I think everyone reading these words has felt the shame of being caught in sin – or even of thinking about being caught in sin. It’s a sick, sinking feeling. It’s a trapped feeling. You want to hide, get away, escape, just like Eve and Adam tried to do. You want to be away from God instead of close to the one who made you, the source of your life, healing, and hope.

The point of remembering that feeling isn’t to keep feeling guilty for sin God has already forgiven. The point of remembering is to a) want really badly not to feel it again and b) be really glad that God has forgiven you because of Jesus.

Think: Do you think shame can sometimes be an appropriate thing to feel? Why do you think some people want to tell us that feeling ashamed is always a bad thing? How do you avoid wallowing in false guilt for sins that God has already forgiven?

Pray: Thank God for forgiving all of your sin through your faith in Jesus, including the sins you felt most ashamed of. Ask Him to help you to keep from wanting to go back to the sins that made you feel that way in the first place.

Do: Read what Paul wrote about sin, sorrow, repentance, and regret in 2 Corinthians 7:10.

Why We Sin: Because She Did

“When the woman saw that the fruit of the tree was good for food and pleasing to the eye, and also desirable for gaining wisdom, she took some and ate it. She also gave some to her husband, who was with her, and he ate it.” (Genesis 3:6)

We’ve been tracking with Eve’s temptation all week, but why did Adam sin? Why did he eat from the one tree out of all those others in the paradise garden of Eden that God put on the “no” list? And if he was there with Eve the whole time listening in on her conversation with the serpent, why didn’t he say anything?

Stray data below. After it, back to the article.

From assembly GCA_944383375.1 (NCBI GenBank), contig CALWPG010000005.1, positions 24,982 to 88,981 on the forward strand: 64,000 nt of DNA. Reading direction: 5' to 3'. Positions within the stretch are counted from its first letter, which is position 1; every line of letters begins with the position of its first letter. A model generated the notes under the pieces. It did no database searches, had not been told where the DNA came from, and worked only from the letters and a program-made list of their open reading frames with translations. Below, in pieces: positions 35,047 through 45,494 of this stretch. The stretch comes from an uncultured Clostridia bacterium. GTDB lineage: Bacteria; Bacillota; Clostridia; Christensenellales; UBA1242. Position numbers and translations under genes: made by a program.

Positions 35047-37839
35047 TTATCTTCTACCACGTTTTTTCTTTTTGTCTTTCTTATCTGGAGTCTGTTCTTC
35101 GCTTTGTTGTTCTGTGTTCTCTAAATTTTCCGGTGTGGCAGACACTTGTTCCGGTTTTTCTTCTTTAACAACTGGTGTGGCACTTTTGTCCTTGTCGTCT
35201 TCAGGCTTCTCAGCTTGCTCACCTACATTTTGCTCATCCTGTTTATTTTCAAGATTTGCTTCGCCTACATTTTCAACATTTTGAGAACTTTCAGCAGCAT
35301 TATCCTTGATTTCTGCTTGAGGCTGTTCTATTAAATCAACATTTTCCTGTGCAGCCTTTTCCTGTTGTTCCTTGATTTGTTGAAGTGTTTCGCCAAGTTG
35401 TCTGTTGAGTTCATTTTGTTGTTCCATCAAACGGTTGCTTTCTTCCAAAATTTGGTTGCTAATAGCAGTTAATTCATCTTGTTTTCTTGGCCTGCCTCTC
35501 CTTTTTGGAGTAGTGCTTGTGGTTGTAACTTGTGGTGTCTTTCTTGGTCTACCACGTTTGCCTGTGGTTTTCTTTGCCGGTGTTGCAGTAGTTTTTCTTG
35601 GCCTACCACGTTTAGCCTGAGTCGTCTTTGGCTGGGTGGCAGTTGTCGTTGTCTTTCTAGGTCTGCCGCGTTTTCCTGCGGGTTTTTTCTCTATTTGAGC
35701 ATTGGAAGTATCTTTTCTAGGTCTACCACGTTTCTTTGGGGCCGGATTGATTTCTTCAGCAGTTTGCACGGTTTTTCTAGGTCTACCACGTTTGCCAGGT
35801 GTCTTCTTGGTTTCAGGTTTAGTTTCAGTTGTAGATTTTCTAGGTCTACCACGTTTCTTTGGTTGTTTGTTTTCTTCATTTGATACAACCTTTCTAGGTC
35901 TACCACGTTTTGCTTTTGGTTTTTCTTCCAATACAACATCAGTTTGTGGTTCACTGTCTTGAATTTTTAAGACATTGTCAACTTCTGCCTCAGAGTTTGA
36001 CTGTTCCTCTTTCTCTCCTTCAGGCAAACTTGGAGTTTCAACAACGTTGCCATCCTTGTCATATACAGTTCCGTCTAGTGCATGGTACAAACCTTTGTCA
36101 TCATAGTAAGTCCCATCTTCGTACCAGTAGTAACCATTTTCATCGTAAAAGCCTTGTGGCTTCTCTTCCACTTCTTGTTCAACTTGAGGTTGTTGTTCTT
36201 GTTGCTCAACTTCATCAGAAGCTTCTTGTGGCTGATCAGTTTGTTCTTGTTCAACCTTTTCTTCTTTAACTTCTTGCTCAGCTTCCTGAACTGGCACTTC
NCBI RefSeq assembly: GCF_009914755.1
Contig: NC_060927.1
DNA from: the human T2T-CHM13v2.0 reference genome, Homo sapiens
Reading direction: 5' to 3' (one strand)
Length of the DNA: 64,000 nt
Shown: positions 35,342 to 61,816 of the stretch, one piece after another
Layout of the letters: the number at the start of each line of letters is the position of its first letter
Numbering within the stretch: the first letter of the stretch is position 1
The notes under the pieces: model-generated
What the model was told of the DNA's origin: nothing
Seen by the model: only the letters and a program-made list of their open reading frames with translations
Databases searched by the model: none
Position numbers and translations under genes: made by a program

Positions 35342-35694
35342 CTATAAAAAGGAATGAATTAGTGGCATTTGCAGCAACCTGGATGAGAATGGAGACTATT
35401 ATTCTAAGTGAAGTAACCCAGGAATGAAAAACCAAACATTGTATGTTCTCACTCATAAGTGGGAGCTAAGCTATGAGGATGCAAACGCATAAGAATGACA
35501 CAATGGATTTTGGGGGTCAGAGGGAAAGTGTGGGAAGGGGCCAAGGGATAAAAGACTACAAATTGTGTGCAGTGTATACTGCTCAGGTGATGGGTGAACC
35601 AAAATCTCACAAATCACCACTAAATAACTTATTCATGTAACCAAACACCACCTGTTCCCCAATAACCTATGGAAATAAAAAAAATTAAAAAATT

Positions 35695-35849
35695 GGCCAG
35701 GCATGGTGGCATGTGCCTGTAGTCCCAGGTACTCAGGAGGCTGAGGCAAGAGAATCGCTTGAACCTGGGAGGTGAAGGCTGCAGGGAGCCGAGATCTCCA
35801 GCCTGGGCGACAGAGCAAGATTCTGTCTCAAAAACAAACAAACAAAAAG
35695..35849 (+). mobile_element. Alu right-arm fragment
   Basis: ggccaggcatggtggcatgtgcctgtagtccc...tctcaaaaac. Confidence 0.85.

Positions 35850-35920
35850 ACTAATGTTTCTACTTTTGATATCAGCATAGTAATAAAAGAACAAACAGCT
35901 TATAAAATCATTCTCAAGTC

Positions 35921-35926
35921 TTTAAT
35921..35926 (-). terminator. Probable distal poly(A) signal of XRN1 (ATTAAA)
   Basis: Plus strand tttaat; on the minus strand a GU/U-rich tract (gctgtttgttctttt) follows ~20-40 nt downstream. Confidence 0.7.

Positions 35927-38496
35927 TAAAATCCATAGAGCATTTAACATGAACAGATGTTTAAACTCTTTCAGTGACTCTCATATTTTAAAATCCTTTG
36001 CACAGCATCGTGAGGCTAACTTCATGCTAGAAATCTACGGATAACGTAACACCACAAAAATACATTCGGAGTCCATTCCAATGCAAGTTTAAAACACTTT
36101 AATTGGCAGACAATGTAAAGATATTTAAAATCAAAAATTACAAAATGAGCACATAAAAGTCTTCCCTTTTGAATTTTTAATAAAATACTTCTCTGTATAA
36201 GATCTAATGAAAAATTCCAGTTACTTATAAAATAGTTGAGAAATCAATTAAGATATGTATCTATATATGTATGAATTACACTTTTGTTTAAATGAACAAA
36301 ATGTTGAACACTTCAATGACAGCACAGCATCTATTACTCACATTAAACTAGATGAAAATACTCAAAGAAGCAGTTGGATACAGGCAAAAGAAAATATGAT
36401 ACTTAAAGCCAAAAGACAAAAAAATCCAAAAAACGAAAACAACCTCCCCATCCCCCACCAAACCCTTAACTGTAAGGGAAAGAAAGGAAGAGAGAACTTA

down_350Much has been made of The Silence of Adam in this tragic moment, and there are warnings here for men about our role as husbands and spiritual leaders. But there’s a wider warning for all of us followers about why we sin. We sin because someone else did.

It’s a human tendency. We designate certain people in our lives to do our thinking and feeling for us. We refuse to take responsibility for our own choices. If she does it, then I’m doing it, too. If he says “no,” I’m out. Honestly, it’s much easier to delegate all of our spiritual decisions to other people, which is probably why so many lazy Christians live that way.

But we don’t get any credit with God for farming out our conscience; we still face the consequences for our sinful choices.

Think: How much more likely are you to make a sinful choice if your closest friend makes that choice first? What can you do to make sure that you’re not mindlessly following anyone else’s choices to disobey God?

Pray: Ask God to help you to follow him more closely than you follow anyone else, especially when it comes to choices about obeying him.

Do: Read Jesus’ harsh words for those who use their influence to lead children into sin in Matthew 18:5-6.